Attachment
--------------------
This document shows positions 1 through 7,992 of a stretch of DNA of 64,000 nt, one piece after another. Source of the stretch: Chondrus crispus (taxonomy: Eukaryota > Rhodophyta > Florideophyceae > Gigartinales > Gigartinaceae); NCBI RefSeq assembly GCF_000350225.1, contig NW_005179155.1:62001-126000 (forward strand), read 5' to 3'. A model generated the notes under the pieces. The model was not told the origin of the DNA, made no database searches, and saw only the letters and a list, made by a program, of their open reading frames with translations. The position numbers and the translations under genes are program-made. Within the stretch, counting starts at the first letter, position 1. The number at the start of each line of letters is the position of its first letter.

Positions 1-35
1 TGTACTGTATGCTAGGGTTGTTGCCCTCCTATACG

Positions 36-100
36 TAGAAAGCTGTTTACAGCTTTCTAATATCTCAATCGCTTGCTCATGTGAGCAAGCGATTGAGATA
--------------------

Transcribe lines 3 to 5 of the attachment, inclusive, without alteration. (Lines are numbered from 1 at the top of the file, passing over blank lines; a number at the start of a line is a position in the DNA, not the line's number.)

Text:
1 TGTACTGTATGCTAGGGTTGTTGCCCTCCTATACG

Positions 36-100
36 TAGAAAGCTGTTTACAGCTTTCTAATATCTCAATCGCTTGCTCATGTGAGCAAGCGATTGAGATA